the time of writing.  The Sword Project already supports more texts than
any other free Bible software, and more Bibles than ANY other Bible
software.  But tools for creating new content are available with our
source distribution.  Sword uses a variety of different module formats
to meet the needs of our texts.  Older modules are in a raw format.
Newer texts are moving to compressed format.  Bibles/commentaries,
dictionaries, and general books each have their own formats.  And
copyrighted texts can be enciphered using the Sapphire II stream cipher,
which provides the protection of strong encryption along with the
simplicity of one time entry of unlock codes.  We also support a fast
search framework that allows new search algorithms and index files to be
added to the existing ones for improved search speed.  By using the
Sword Project as your underlying API, your software's users gain access
to the new texts constantly being added to our collection and they can
use the same texts across platforms with multiple Sword-based programs.

Sword removes much of the burden of designing new Bible software.  Most
of the underlying issues, such as search, file access, verse reference
parsing, markup format interchange, i18n/l10n, etc. have already been
dealt with, allowing you the opportunity to focus on interface design
and unique features.  And in the event that some feature of Sword does
not meet your needs, you will always have the ability to supplement it
with your own work since Sword is an open source project.

Sword offers many advanced features.  Our search engine supports regular
expression searches.  If you choose to use the optional ICU library with
Sword, you will gain access to phonetic and scholarly transliteration
facilities, Arabic shaping, Hebrew/Arabic/Syriac glyph reordering, and
other Unicode-related features.  Custom IMEs provide the mechanism for
non-Latin character input in OSes that don't support OS-wide IMEs and
provide the capability to build scholarly, technical, and phonetic IMEs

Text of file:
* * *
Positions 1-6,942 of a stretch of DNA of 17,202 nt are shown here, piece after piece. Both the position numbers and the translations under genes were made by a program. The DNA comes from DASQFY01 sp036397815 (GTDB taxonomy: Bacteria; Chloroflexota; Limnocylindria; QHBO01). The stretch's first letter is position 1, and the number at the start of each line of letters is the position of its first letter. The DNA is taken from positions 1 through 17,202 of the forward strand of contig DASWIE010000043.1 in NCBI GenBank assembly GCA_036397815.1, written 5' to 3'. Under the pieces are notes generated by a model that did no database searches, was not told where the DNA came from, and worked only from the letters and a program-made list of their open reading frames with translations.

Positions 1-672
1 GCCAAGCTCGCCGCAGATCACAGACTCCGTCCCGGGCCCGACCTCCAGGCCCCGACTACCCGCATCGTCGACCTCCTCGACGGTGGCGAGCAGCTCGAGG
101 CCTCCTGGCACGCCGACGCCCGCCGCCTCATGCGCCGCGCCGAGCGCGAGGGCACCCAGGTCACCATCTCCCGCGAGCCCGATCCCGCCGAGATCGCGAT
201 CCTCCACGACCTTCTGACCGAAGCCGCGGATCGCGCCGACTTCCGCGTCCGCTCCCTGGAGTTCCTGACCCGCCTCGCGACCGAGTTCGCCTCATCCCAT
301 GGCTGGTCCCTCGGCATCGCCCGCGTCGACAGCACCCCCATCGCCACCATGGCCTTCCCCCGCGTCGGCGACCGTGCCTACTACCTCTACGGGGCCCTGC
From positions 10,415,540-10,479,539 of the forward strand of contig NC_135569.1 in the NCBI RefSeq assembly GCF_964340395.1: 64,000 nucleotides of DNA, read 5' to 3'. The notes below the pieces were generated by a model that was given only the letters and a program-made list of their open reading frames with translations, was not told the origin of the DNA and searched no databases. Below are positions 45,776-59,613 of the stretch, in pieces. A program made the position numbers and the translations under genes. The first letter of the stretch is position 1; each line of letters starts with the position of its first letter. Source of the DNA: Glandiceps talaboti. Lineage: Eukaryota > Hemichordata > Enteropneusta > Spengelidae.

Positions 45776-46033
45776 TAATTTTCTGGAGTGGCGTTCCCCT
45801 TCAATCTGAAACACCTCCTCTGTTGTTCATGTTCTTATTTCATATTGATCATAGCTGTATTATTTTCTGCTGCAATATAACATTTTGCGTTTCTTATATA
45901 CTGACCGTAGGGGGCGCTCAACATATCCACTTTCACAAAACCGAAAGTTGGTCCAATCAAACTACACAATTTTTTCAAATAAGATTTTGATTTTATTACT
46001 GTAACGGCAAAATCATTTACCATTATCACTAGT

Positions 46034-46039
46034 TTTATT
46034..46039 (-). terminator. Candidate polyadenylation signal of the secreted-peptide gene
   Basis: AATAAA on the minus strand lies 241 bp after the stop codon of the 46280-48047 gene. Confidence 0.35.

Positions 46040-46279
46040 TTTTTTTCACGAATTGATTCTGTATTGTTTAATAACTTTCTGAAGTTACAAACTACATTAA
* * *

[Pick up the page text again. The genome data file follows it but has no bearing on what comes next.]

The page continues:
beyond what are offered by vendors such as Microsoft.  Custom
translation APIs provide the means for building l10n support in your
applications without needing to add or depend on additional 3rd party

Sword is being built with standards compliance in mind.  Our use of
Unicode for all our data makes our engine capable of working with nearly
every language on the planet, as evidenced by our complex script Bibles
in languages such as Thai and Tamil.  Presently, Sword supports two
markup standards: General Bible Format and Theological Markup Language.
We are also working close with the Bible Technologies Group (sponsored
by ABS and SBL) to establish the Open Scriptural Information Standard,
so you know that when OSIS is completed, Sword will be the first to
support this new standard.

Sword provides a simple to use and easy to learn API.  From start to
finish, one piece of data from the Sword library can be retrieved
through Sword using a mere 3 lines of code: one to create the manager,
one to set the module, and one to request the data.  Yet the library is
complex enough to handle complex issues like hiding of footnotes,
lemmata, morphological tags, etc. and parsing of mangled verse
references with combinations of Roman and Arabic numerals.  If you ever
have difficulty using Sword, you also know that there are scores of
people willing to help, either through the developers' mailing list or
our IRC channel, including many implementers who have used the API and
those who actually coded it.  There is still work to be done on Sword,
but since it is an open project, you can contribute your time to improve
a common library used by many projects.

Building on a foundation laid by the Sword Project saves you valuable
development time and provides your users with constant module updates
and a certain base level of funtionality that they have come to expect
from all Bible software.